This is the fourth part of Felt Necessities: Engines of Forest Policy, a series of essays tracing the history of the conservation movement in the United States, and its influence on the nation’s ever-shifting forest policy.
The series expands significantly on a half-day lecture Evergreen founder, Jim Petersen, delivered to a graduate-level forestry class at the University of Idaho in February 2017.
The term “felt necessities” is taken from The Common Law, a book of essays assembled in 1881 by Oliver Wendell Holmes, Jr., in which he explains the historic underpinnings of the nation’s legal system. President Theodore Roosevelt thought so much of Holmes’ essays that nominated him to the Supreme Court in 1902.
We hope you enjoy and learn from this series. Your comments or criticisms are most welcome. Felt Necessities will subsequently be available in book form. To read the first part of the series, click here. Part two can be found here, and part three can be found here.
One of the great questions debated by members of the National Forest Commission in 1896 and 1897 had been whether private timberlands should be regulated along the same lines as the Forest Reserves. Pinchot, among others, thought they should. But during his Forest Service tenure, Greeley, who had been hand-picked by Pinchot, wrote a lengthy report in which he said he favored cooperation with lumberman over regulation.
Pinchot was furious, so angry in fact that he made no mention of his former understudy in his autobiography. Greeley, on the other hand, had high praise for his mentor in his book, which wasn’t so much an autobiography as it was a treatise on the importance of managing forestland for the timber it could produce.
Pinchot was also enraged when Greeley abruptly resigned his Chief’s post in 1928 to become executive vice president of the struggling West Coast Lumbermen’s Association, a Seattle-based organization that represented the interests of lumbermen who had become favored punching bags for Pinchot and the congressional crowd that eschewed cooperation in favor of regulation. In Pinchot’s self-obsessed mind, Greeley’s resignation confirmed his suspicion that his one-time protégé was in bed with lumbermen who were laying waste to the west’s great forests.
Of course, it wasn’t true – at least not in the simplistic way that Pinchot portrayed it. Greed versus conservation was an easy story for the press to tell, but it barely scratched the surface of a more complex set of problems confronting early lumbermen, including market and financial distortions that did not encourage conservation, much less investments in good forestry.
Greeley’s unexpected departure from the Forest Service surprised many of his closest friends, but, in hindsight, I think he sensed the unfinished business of convincing rambunctious and outspoken lumbermen that protecting forests from wildfire was only half the job.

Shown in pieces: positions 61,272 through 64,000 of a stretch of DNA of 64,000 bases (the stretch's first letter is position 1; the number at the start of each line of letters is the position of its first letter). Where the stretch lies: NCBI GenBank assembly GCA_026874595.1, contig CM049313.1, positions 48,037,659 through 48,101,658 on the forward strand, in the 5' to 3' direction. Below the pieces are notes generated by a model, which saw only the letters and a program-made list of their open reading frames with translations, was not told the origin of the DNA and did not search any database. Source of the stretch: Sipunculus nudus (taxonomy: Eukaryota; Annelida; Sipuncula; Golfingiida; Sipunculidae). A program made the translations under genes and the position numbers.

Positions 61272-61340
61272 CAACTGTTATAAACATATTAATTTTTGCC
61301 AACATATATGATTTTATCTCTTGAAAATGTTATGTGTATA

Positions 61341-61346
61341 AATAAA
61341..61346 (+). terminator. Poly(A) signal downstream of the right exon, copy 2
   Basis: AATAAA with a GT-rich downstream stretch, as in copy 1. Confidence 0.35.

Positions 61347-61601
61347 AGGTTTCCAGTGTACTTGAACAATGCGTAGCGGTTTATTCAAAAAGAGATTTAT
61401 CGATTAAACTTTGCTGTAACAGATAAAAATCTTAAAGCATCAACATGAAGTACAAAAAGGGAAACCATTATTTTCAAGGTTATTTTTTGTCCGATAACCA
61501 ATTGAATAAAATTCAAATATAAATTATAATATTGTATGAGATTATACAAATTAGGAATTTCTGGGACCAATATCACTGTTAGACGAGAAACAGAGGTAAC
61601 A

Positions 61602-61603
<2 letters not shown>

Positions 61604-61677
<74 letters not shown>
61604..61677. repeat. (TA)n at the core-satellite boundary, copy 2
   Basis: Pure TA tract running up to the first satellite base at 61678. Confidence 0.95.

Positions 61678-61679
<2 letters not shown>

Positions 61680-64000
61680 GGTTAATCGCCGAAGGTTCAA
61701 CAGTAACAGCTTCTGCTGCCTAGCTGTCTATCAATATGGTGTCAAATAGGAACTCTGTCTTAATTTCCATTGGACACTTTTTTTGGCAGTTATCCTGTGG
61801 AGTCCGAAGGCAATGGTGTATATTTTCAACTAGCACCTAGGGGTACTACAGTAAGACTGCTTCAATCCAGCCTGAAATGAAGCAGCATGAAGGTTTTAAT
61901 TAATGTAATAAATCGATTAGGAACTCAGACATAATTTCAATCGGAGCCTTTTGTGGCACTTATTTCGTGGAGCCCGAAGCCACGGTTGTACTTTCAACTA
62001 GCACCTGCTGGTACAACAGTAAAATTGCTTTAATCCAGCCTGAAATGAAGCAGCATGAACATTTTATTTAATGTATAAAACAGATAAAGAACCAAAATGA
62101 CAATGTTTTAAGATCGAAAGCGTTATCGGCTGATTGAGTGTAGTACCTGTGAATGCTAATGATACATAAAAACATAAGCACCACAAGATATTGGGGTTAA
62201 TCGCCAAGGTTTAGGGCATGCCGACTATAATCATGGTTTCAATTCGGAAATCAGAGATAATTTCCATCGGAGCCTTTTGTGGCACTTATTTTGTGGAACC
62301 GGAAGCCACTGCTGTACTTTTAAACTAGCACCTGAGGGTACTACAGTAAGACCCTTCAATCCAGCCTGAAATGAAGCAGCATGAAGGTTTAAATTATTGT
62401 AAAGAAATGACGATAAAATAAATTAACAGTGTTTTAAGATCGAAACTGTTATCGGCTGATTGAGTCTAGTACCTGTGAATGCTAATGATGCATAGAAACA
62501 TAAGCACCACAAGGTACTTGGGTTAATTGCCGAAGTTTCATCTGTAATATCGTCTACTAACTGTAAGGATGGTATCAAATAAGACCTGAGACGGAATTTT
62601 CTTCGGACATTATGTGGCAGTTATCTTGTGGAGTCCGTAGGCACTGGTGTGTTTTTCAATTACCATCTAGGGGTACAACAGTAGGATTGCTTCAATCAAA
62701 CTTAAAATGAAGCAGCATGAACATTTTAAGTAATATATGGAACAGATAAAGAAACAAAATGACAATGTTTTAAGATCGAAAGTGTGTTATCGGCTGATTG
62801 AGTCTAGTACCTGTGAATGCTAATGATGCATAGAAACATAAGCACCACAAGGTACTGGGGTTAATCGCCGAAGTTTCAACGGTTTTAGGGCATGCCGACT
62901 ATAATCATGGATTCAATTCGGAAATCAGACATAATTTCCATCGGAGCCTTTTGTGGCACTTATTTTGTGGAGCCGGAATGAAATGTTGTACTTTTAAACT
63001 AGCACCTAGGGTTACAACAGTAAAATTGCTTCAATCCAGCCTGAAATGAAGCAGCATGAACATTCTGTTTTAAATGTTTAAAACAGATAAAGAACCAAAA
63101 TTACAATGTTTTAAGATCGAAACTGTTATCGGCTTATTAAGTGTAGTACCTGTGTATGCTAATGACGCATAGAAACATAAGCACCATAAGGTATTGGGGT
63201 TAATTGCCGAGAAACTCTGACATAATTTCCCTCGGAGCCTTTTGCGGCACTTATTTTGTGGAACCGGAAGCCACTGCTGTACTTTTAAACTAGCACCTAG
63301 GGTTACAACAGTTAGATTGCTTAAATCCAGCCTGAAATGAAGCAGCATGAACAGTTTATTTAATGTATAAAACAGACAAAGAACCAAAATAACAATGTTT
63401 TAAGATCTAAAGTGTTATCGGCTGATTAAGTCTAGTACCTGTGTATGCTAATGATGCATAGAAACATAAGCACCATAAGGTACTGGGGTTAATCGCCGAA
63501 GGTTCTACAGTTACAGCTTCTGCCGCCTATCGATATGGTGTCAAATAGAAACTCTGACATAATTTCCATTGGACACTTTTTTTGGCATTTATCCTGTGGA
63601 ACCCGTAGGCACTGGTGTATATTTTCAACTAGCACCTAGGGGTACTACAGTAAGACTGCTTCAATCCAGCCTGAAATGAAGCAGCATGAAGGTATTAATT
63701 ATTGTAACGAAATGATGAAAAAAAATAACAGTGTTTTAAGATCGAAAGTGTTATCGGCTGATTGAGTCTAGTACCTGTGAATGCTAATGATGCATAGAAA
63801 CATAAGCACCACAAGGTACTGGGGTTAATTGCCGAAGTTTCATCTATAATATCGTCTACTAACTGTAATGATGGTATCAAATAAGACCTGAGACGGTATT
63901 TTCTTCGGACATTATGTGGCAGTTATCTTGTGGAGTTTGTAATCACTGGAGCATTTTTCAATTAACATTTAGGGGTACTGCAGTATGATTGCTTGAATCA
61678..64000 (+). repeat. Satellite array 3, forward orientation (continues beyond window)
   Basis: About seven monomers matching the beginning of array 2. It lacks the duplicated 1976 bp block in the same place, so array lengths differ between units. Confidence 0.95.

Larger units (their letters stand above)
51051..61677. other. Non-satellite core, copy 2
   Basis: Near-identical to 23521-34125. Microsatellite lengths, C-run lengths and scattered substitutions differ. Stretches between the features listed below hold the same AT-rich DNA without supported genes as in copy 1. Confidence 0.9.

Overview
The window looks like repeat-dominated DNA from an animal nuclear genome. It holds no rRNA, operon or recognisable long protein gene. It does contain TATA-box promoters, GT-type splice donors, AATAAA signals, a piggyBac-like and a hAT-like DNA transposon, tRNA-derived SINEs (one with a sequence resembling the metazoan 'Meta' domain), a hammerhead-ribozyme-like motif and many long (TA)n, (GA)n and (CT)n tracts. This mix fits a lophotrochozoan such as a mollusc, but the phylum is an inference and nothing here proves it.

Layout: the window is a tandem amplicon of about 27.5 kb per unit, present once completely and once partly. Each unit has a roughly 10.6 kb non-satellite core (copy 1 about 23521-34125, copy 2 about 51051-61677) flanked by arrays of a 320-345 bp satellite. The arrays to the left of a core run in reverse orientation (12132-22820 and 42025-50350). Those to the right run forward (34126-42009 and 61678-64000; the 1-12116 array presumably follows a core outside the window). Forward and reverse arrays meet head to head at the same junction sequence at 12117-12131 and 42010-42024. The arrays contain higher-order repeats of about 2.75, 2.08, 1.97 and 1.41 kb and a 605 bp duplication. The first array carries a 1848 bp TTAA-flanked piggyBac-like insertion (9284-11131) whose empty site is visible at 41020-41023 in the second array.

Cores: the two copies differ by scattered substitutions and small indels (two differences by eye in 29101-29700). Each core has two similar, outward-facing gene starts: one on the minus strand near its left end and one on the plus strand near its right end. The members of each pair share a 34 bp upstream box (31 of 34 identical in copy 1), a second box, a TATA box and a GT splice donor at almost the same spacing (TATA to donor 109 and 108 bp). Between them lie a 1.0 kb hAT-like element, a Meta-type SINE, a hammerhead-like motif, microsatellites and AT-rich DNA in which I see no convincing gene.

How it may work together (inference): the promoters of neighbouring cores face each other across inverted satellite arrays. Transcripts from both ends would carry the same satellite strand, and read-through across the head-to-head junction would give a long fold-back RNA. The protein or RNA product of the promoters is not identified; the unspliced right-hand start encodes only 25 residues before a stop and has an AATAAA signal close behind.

The other, more expensive half rested in replanting their cutover timberland – unthinkable until lumbermen and the federal government had marshalled sufficient equipment, manpower and know-how to run smoke out of the woods,” a popular phrase of the time that described the nation’s determination to stop deadly and wasteful wildfires in their tracks. Thus, was born the “ten o’clock fire,” a Forest Service commitment to try to stamp out every fire spotted from a lookout by 10 o’clock the following morning!
Long before Greeley left the Forest Service, he had recognized and written about the necessity of securing more favorable long-term financing for timberland and lumber manufacturing facilities. During the hell-roaring “cut out and get out era” most lumber wildcatters were tethered to eastern loan sharks who charged usurious interest rates and demanded payment as soon as the timber was harvested.
Lumbermen could easily walk away from cutover land because old growth timber was plentiful and cheap. It wasn’t until they had their backs to the Pacific Ocean that lumbermen in the now more settled West began to accept Greeley’s ideas about replanting cutover timberland rather than simply handing the title to their devastation to counties that could no more afford to replant than could poorly-financed lumbermen.
I think Greeley’s greatest contribution to American forestry – and to securing one of society’s most neglected felt necessities – was the formation of the American Tree Farm System in 1941. But it would take the eternally patient Greeley thirteen frustrating years to nudge the right stars into the right political alignment. And it never would have happened had not some very farsighted timberland owners and loggers got behind the idea.
But the story of what Greeley and his industry backers did – and how they so flawlessly performed their high wire act – won’t have much in the way of historic perspective until you gain a clear understanding of the cacophony of events that drove American forestry forward following ratification of the Clarke-McNary Act in 1924 – especially the economic and social upheaval that followed Wall Street’s collapse in October of 1929.